Online Program Approval

The Provost approves online programs at UNT upon recommendation from the Associate Vice Provost for Learning Enhancement and the CLEAR Steering Committee. 

To begin the program approval process, please follow the steps outlined below at least nine months before the program is being offered:

  1. Prepare a program proposal with the consultation of the CLEAR staff, your department chair, and your dean.

  2. Next, send the following documents to CLEAR, Attention: Teresa Cox no later than eight months before the program goes into effect.  The documents will be submitted to the CLEAR Steering Committee for review and recommendations.  

    • Program proposal with the completed Program Proposal Cover Sheet
    • Letter of support from department chair and dean

  3. Plan to attend the next Steering Committee meeting to be present for discussion of your program proposal.  For information, contact Teresa Cox on meeting times.

  4. The Steering Committee will then make recommendations to the Associate Vice Provost for Learning Enhancement concerning the appropriateness of the proposed program for delivery via distributed learning.

  5. The Associate Vice Provost for Learning Enhancement forwards a recommendation to the President.


Program Proposal Example

Please use this proposal as a guide for creating your own course or program proposals.

The University of North Texas School of Community Service
Department of Applied Gerontology

A Plan to Offer the Master's Degree in Administration of Long-term Care and Retirement
Facilities Through Internet Instruction

Our Distance Learning Goals:

The promotional materials for the proposed program will contain the following statements relating to our distance learning goals:

  • Our primary goal is to provide students who cannot come to Denton, TX with a learning experience that is comparable to our on-campus programs in quality, scope, and relevance to serving the aged.
  • While the methods of communication are inherently different, students enrolling in our distance learning programs will experience the curriculum, instruction, and faculty guidance that have earned our program national recognition.
  • At graduation, distance learning students will share the knowledge, skills, and professionalism that have made our graduates leaders in the field of aging for more than three decades.


Population aging has become a central fact and force of modern life. Americans are leading longer and healthier lives than ever before.

  • At present there are almost 35 million Americans aged 65 and older. Together they account for nearly 13% of all Americans, compared to only 4% in 1900.
  • By 1996, the average life expectancy in the United States had climbed to 76 years, from less than 50 years at the turn of the century.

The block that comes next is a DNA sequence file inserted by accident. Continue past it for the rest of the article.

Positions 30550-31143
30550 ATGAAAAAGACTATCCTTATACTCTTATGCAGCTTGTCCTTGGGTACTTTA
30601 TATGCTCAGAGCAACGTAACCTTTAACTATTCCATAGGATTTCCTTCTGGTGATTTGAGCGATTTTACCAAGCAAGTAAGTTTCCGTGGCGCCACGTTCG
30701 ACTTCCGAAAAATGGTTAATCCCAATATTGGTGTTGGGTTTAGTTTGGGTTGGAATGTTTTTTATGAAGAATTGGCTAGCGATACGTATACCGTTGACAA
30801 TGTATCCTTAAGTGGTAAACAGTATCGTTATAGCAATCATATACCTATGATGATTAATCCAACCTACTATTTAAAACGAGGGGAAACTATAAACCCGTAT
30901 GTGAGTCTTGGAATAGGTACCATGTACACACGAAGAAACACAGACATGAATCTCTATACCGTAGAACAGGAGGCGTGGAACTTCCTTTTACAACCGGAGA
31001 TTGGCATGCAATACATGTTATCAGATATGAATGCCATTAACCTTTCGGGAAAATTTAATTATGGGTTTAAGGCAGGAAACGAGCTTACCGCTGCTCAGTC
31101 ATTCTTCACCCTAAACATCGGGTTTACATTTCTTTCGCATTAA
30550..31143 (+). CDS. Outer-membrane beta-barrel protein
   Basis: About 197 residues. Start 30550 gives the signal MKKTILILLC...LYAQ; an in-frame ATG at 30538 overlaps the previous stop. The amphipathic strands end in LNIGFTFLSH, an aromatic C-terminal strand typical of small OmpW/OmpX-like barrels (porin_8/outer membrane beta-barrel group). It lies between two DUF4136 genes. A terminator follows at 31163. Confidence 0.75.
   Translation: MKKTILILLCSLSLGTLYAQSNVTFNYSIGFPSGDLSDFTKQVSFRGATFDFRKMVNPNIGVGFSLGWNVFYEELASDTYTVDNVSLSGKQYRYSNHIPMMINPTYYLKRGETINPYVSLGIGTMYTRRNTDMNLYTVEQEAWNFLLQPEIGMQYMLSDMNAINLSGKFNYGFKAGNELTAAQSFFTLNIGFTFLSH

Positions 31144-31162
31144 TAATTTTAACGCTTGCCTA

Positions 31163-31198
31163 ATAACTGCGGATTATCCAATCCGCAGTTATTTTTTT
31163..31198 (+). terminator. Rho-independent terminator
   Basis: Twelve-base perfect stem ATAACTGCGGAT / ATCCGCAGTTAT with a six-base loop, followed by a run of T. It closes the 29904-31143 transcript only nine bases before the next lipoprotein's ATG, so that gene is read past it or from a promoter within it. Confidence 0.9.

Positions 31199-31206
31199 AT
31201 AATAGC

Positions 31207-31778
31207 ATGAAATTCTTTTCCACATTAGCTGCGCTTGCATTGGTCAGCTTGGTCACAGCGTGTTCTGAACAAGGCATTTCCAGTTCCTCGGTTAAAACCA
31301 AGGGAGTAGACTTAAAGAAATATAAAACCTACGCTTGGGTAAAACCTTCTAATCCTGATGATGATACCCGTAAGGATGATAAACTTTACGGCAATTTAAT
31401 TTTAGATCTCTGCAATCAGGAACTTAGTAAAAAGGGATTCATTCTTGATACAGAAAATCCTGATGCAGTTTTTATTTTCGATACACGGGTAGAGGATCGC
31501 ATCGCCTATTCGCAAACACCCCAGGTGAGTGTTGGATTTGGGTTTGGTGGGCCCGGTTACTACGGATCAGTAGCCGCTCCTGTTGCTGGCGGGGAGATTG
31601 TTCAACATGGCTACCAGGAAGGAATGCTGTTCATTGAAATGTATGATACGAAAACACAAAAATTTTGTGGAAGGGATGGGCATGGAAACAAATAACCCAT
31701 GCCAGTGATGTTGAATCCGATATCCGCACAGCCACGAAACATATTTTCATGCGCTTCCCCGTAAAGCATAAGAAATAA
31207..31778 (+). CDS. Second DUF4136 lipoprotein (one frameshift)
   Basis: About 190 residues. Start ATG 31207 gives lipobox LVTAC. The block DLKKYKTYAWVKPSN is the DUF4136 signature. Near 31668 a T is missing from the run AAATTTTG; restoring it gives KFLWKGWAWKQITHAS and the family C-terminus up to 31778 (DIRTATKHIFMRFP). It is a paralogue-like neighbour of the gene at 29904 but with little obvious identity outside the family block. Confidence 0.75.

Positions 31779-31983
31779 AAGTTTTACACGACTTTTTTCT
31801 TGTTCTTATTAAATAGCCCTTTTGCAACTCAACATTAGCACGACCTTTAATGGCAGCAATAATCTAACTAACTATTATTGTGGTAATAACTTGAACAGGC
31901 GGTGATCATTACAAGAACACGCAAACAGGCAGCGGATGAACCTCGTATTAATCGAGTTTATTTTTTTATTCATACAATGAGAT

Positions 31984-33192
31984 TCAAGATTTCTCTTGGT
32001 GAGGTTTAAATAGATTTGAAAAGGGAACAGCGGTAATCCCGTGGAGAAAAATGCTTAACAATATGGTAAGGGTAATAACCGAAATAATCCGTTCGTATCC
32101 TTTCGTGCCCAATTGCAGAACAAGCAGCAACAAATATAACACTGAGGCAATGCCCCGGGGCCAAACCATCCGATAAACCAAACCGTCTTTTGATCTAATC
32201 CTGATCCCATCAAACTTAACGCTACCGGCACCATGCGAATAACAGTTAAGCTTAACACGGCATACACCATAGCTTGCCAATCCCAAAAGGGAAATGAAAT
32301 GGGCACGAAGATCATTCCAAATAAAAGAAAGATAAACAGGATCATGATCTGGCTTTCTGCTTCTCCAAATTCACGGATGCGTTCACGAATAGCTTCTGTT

• Within three decades, the aging of the "baby boom generation" will push the proportion of age%d Americans to nearly 22.
  • Our state, which already has one of the largest aged populations in the country, will see the number of older Texans explode during this period.

Throughout Texas and the nation, the growth of the older population has already led to an increase in health and social services tailored to the physical, social and financial needs of the elderly. This is especially true in the case of housing for the elderly, with retirement housing for independent elders, assisted living facilities for partially impaired elders, and skilled nursing facilities for the chronically ill.

Unfortunately, few administrators, nurses, social workers, or other professional staff have had access to gerontology or geriatrics as part of their training. As a result they rarely have the specialized knowledge or skills required to fully meet the needs of older residents. At present, there is little opportunity for fully-employed administrators and staff to obtain such training, especially in the state's rural communities.

The Department of Applied Gerontology, nationally recognized for training long-term care administrators for over three decades, proposes to make its master's program in long-term care available to these individuals through internet instruction. There is every indication that the proposed program is critically needed. Our department has consistently received requests for distance learning options when exhibiting its academic programs at professional long-term care meetings. Over three months this spring, we received 167 expressions of interest in response to a Texas-wide mailing about our plans for internet courses. In all, 127 of these were from outside the North Central Texas area. Recently, Texas announced that its non-academic option for pursuing licensure as a nursing home administrator would be phased out in January, 2000. This should make our distance learning initiative even more attractive to those seeking credentials as long-term care administrators.